You know, if I ever thought it would last this long, I would have written it on my calendar the first year I tried this project. It was many years ago. I am thinking less than 26 years, but more than 22 years ago. That is when I began making graham cracker houses for children to decorate.

With five children in seven years, the only way I could keep up with housework, laundry, cleaning, Sunday School and crafts was by not sleeping on Thursday night. I would put the kids to bed, start a marathon laundry and cleaning session and, around 1 a.m. or so, start crafting. I began teaching our 1st grade Sunday School class in 1985 (and continued until 2004 when I was bumped up, without my knowledge or consent to 7th & 8th graders) and was also my oldest daughter's brownie leader. I would assemble a village for the girl scouts and make a dozen or so extra for my children and my sunday school class.  
Step One: separate graham crackers into squares.
Spread frosting on one edge
When the American Girl Dolls debuted, I was employed a library assistant at our local library and had to include the houses in our Samantha Christmas tea. I think that year I made 25-30 houses per session. I can't remember if there were two or four sessions . . . I would hate to imagine how many houses I have built over the years. If I could magically add them together and wrinkle my nose to make them lifesize, there would be no homeless. (Wouldn't that be magical and wonderful?)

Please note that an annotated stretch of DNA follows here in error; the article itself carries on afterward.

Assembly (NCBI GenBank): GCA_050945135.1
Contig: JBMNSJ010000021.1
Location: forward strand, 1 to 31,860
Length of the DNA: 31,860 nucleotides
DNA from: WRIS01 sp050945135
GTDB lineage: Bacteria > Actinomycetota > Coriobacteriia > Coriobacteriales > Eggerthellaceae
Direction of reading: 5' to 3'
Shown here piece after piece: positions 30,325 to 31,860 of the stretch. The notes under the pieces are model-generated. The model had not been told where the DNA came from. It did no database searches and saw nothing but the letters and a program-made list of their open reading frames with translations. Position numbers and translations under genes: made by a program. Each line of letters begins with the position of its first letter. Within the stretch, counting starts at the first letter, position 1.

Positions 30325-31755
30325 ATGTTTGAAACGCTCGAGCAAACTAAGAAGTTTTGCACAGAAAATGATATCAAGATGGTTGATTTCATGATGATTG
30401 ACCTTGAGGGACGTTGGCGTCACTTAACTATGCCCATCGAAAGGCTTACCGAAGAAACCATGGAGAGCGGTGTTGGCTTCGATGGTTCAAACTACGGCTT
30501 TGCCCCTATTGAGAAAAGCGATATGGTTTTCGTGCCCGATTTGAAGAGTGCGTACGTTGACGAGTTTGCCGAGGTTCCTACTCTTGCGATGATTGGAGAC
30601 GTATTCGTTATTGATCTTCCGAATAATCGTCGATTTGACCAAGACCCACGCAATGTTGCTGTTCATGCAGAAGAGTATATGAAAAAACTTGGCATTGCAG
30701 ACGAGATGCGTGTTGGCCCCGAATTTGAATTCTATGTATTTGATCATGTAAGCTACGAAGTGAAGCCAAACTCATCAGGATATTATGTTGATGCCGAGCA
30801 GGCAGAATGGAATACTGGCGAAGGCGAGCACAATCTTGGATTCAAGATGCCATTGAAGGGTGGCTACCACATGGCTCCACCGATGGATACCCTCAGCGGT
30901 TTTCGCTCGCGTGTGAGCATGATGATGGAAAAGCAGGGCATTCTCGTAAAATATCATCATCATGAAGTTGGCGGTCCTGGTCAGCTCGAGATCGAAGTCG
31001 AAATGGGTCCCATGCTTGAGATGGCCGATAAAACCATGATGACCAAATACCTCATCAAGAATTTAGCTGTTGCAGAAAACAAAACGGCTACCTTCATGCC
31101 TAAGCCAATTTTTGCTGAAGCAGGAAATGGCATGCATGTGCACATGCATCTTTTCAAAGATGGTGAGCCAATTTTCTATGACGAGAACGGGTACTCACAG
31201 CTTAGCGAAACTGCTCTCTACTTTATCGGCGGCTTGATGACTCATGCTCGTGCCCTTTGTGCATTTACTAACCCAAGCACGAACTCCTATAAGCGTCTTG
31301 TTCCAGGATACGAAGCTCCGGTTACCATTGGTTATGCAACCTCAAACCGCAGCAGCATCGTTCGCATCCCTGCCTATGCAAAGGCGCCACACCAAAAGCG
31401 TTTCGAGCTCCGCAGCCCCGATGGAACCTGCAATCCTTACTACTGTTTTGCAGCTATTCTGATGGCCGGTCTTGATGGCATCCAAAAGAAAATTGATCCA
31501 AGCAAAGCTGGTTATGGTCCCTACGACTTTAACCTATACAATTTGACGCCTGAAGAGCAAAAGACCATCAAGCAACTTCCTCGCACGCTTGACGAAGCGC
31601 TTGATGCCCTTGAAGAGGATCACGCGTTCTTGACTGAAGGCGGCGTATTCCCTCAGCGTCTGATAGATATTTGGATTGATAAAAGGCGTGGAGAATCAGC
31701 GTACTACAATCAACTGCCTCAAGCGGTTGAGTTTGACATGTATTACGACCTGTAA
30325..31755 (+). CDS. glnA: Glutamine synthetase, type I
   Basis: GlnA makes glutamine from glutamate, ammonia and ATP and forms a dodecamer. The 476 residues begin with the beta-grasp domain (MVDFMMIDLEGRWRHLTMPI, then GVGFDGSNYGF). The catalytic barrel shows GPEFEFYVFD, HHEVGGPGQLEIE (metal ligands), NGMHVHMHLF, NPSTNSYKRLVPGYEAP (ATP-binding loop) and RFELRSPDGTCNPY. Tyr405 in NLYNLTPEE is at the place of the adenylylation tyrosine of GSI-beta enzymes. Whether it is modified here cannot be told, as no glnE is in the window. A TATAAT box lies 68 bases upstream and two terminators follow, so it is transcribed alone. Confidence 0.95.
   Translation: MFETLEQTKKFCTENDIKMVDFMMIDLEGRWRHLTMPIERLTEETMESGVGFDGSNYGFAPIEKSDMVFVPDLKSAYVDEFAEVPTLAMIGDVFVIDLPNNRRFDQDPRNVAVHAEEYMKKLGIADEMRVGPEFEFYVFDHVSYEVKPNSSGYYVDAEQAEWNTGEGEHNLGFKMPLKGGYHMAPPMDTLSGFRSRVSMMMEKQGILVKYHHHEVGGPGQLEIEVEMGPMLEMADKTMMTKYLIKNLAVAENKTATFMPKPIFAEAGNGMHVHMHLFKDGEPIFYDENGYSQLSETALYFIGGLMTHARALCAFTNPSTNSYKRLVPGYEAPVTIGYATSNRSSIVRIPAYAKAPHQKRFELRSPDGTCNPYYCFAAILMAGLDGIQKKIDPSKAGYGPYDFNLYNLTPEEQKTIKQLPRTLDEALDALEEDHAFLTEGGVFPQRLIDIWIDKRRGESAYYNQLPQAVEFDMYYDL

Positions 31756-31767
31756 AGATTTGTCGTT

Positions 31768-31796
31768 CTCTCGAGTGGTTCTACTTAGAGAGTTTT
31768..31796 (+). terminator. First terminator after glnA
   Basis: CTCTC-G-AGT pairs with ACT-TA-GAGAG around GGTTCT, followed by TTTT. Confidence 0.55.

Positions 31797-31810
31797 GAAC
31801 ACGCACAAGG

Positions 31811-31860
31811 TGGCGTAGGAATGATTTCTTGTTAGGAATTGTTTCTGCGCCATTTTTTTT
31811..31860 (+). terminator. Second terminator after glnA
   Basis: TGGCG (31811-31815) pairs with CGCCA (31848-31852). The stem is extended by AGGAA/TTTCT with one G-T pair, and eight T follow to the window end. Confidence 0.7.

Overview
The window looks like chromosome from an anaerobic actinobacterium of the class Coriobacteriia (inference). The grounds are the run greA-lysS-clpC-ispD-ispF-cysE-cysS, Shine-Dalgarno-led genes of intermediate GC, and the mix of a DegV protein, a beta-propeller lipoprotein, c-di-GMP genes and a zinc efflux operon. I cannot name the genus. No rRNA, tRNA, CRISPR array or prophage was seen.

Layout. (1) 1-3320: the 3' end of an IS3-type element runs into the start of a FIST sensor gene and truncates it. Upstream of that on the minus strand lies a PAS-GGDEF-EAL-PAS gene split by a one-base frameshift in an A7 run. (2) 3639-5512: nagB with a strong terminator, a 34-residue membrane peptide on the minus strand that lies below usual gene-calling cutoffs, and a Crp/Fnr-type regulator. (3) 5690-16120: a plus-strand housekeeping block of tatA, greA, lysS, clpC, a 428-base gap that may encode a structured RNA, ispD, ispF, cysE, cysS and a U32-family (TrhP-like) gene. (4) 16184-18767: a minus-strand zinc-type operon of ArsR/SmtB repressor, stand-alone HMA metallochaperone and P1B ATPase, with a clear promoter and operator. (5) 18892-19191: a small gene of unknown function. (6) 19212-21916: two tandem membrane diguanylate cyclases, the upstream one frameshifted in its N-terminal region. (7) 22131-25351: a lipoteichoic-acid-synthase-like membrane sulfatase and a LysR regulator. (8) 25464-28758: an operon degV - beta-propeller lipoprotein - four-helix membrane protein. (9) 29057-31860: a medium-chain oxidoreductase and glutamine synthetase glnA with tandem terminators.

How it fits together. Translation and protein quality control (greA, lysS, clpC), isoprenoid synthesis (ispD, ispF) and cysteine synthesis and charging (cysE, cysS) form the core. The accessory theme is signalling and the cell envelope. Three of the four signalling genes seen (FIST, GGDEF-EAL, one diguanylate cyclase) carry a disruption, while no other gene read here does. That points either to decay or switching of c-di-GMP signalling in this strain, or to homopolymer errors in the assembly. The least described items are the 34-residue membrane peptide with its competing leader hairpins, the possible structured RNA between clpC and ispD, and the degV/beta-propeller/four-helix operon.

Step Two: spread frosting on opposite edge

Step Three: Attach an unfrosted cracker for a side wall
Step Four: repeat on other side for the opposite side all.
Step Five: add a cracker buttered as in Step Three as your fourth wall.

Step Six - butter two edges for your  "attic floor"
Crackers are not perfectly square, you will see how this fits on top!

Many years ago, but less than 22 years, we began a service project called "Make It , Bake It, Take It" for the youth of our church. On the first Sunday of December, those in grades 1 and up gather to make a craft and bake cookies and take them to the seniors in our parish. I make my houses so the kids have something to decorate and take home to enjoy. 
Step Seven: Butter the "open" sides of your attic floor